Glen Innes has received less than half its average rainfall

A water pump that shows where the usual waterline is. This photo was taken at the Glen Innes weir in March.
A water pump that shows where the usual waterline is. This photo was taken at the Glen Innes weir in March.

Glen Innes has received less than half its average rainfall in the first six months of 2019.

On average Glen Innes receives 466.4mm of rain to July 1 in 65.6 days of any rain. In 2019 Glen Innes' primary producers and dam system has received just 194.2mm of rain in 56 rain days measured at the airport.

The Glen Innes highlands has a predominantly summer rainfall pattern, with a long-term average of 131.7 rain days delivering 919.8mm of rain over the normal year.

March was the only good month so far in 2019, with 109.2mm of rain falling, 38mm more than average. That was also the last time the town received serious rain, with three days of double-digit rainfall, including the wettest day of the year on March 9.

Creeks burst their banks after 45mm of rainfall on March 9 earlier this year. It was the best day of rain so far this year.

Creeks burst their banks after 45mm of rainfall on March 9 earlier this year. It was the best day of rain so far this year.

But since then there's been scarcely a drop, with Glen Innes receiving 30mm less than average rain for every month from April through June.

July has started relatively poorly as well. The average rainfall this month is 55.4mm. So far we have received 0.4mm.

Unlike many communities through the New England residents need not fear running out of water and Glen Innes remains on level 1 restrictions at the moment. The primary water supply at the weir is running very low but the Glen Innes Severn shire also has access to the off-stream low-evaporation Eerindii ponds backup supply which is expected to last several years.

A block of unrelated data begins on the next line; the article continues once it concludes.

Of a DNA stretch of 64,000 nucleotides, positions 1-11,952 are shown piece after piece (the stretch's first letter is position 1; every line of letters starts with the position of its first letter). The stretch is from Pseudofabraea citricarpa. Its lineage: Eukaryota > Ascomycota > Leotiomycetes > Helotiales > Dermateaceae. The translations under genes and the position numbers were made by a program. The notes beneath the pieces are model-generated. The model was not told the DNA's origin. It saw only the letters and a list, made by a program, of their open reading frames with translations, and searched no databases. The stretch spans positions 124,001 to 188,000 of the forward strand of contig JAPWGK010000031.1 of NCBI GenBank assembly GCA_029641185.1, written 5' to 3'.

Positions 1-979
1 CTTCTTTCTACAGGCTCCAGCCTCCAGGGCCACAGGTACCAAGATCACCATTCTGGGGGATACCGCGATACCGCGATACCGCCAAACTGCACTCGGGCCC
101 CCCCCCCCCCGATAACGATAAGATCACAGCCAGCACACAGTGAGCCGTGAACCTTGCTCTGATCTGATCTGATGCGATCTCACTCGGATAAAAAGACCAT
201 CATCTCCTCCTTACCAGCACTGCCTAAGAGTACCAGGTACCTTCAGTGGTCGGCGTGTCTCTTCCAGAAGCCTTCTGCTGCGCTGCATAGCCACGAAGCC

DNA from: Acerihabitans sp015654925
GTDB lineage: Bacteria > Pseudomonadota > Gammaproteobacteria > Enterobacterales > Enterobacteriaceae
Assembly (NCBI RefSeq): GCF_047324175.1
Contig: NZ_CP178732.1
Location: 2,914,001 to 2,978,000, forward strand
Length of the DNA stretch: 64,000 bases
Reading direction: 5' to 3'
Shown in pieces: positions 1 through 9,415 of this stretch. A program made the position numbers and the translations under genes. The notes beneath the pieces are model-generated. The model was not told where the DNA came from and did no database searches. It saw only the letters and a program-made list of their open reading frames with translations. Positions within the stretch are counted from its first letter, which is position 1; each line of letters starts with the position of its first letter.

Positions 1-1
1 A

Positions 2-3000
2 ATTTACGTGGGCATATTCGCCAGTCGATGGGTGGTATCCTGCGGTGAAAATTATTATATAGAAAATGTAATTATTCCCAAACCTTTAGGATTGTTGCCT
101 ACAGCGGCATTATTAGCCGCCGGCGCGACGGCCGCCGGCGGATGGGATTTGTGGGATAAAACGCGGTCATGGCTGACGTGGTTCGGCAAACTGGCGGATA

Pelicans on the Glen Innes weir, the town's primary water supply source. This photo was taken in March.

Pelicans on the Glen Innes weir, the town's primary water supply source. This photo was taken in March.

By contrast Tenterfield is running out of water rapidly with their council imposing level 4.5 water restrictions and their dam currently measuring just 33 per cent full. That means just 200 days of water.

The shire has been left chasing a new water source to back up the sky, with a panoply of government and private specialists working with staff to fast-track a solution that could include a bore.

Meanwhile Guyra has been forced to truck water in order to maintain industrial and residential use before the completion of a water pipeline and many commercial users facing strict zero allocations or massive cutbacks in water supply. Without help the town Guyra would completely run out of water in August.

Tamworth is also struggling, receiving just half its average rainfall of 356mm to July 1. The regional centre has received 176.8mm in the first six months of this year.

It's also been an unusually warm winter in Glen Innes with June's average high of 14.9 degrees over a degree warmer than the long-term mean of 13.8 degrees.

Last year was actually drier, with 159.7mm of rain in 45 wet days by this point in 2018.

In May, Glen Innes matched its coldest ever autumn day, with the minus 9.8 measurement lodged at the airport making the town the coldest place in the country.